I was honored a few months ago to be asked to review Alan Jacobs’ new biography of The Book of Common Prayer for Modern Reformation magazine, one of my/our favorite periodicals. Seeing as the issue in which it appears just hit stands (May-June), here’s a generous portion of the article. Be sure to head over to Mod Ref and subscribe to read the whole thing:

2014-3-medTo borrow a phrase from faux fashion icon Mugatu in Ben Stiller’s film Zoolander, liturgy is so hot right now. A minister at an evangelical Congregational church in Massachusetts uses The Book of Common Prayer at every baptism. In Texas, at an emergent congregation with Baptist roots, the praise music ends and they celebrate the Eucharist with actual wine. Up on the screen, the skinny-jeans-clad pastor is called “Celebrant.” A former megachurch member says of her joining the Episcopal Church: “I was looking for a connection with the ancient church; you know, something that doesn’t change every week.” It’s no wonder then, that in our live-tweeting-everything world, the seemingly unchanging liturgy draws people. But as Alan Jacob’s ode, The Book of Common Prayer: A Biography (Princeton), teaches us, liturgy in general and Anglican liturgy in particular, is surprisingly contingent, fluctuating, and malleable…

In his book, Jacobs walks us, briskly, through the BCP’s history. We see [Thomas] Cranmer replace a perplexing constellation of Roman rites (in Latin, of course) with one in English, uniting the realm (whether they liked it or not). Cranmer’s liturgy hummed with scripture and was infused with the doctrine of justification by faith. At the same time, Cranmer sought to maintain the catholicity and sacramental worship of the English church. There was some compromise baked in from the beginning. In spite of this, and not without plenty of controversy (Cranmer was martyred), the Prayer Book took hold. Ultimately, as England’s empire grew, so spread its form of worship. The 1662 BCP is the ancestor of Prayer Books used from Malawi to Singapore to that other former colony, the United States.

As an introduction to the BCP, Jacobs’ accomplishment is without parallel… We read how Cranmer (a married man) added the then-novel and very touching phrase “to love and to cherish” to the wedding vows. We read how in the Edinburgh cathedral in 1637, Jenny Geddes hurled a stool at the minister when he began the Communion prayers. His crime: using a version Geddes deplored. (The next minister kept two loaded pistols on his prayer desk.) We read of the great controversy over kneeling and how evangelicals ripped out and burned the altar rails. We hear of nineteenth-century Anglo-Catholic priests flaunting rubrics with extra candles on the altar—for which they willingly went to jail. And in one of the book’s many laugh-out-loud moments, we read of W. H. Auden, who after learning of his Rector’s liturgical innovations, wrote to ask the clergyman if he had gone “stark raving mad.”…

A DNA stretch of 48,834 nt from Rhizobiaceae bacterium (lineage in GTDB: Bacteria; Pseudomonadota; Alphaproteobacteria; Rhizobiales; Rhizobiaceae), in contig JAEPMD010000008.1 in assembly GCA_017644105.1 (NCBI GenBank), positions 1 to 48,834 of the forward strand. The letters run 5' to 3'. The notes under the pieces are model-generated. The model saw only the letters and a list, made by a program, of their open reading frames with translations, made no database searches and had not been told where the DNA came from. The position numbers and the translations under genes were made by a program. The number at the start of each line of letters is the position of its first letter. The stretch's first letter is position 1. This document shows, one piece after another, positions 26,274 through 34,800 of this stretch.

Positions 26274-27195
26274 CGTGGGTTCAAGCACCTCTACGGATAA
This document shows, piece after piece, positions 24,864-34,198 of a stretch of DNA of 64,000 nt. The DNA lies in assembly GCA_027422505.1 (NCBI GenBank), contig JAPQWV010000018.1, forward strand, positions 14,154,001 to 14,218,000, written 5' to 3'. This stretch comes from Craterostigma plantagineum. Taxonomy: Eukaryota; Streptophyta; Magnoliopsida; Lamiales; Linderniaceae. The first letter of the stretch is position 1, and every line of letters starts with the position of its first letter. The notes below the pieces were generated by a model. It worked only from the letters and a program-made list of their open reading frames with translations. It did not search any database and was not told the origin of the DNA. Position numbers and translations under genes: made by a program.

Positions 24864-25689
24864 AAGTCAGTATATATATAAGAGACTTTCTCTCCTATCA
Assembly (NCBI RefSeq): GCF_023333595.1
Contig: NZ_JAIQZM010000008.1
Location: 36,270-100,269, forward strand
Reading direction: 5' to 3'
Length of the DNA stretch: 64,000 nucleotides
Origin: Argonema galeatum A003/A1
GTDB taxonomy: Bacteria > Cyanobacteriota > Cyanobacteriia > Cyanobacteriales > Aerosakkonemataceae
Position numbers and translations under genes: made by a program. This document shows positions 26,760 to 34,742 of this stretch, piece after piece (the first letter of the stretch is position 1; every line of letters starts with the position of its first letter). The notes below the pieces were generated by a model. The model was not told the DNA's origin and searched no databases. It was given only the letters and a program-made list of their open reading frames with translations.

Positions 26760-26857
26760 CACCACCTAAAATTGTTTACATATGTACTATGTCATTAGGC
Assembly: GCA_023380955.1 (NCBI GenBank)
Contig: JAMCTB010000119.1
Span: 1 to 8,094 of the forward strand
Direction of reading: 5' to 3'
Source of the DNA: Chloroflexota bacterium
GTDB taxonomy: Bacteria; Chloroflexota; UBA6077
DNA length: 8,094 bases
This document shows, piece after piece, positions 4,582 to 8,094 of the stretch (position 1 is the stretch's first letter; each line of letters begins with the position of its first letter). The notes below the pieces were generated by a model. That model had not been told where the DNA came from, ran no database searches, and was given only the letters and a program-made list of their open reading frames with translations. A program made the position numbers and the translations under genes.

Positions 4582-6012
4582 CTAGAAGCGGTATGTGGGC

k10076In Jacobs’ hands, we see the BCP as a text that has weathered “the sundry and manifold changes of the world” (Collect for the Fourth Sunday of Easter, The Book of Common Prayer). It has been edited, revised, authorized but not printed, printed but not authorized, burned, banned, and neglected. Much of its original form came from the life and mind of one man. And the convictions and circumstances of men and women since have shaped the book’s fate and form. It is a human book bearing the stamp of many a human life. And it has made its own stamp on so many lives since.

Ultimately, the BCP reflects an incarnational reality. With the word “Incarnation,” Christians name that aspect of God’s character in which God is pleased to intimately involve himself with us volatile beings of highly diluted virtue. In fact, it pleases him so much that he is “born of the Virgin Mary and made man.”

What a fitting thing, then, for such a faith to have produced a Book of Common Prayer. A book so venerated and revered, so malleable and bent; smudged with the fingerprints of the countless sinners and saints who have found such comfort in its pages. And we are indebted to Jacobs for bringing to light again this treasure for the next generation of men and women who need the book’s Comfortable Words.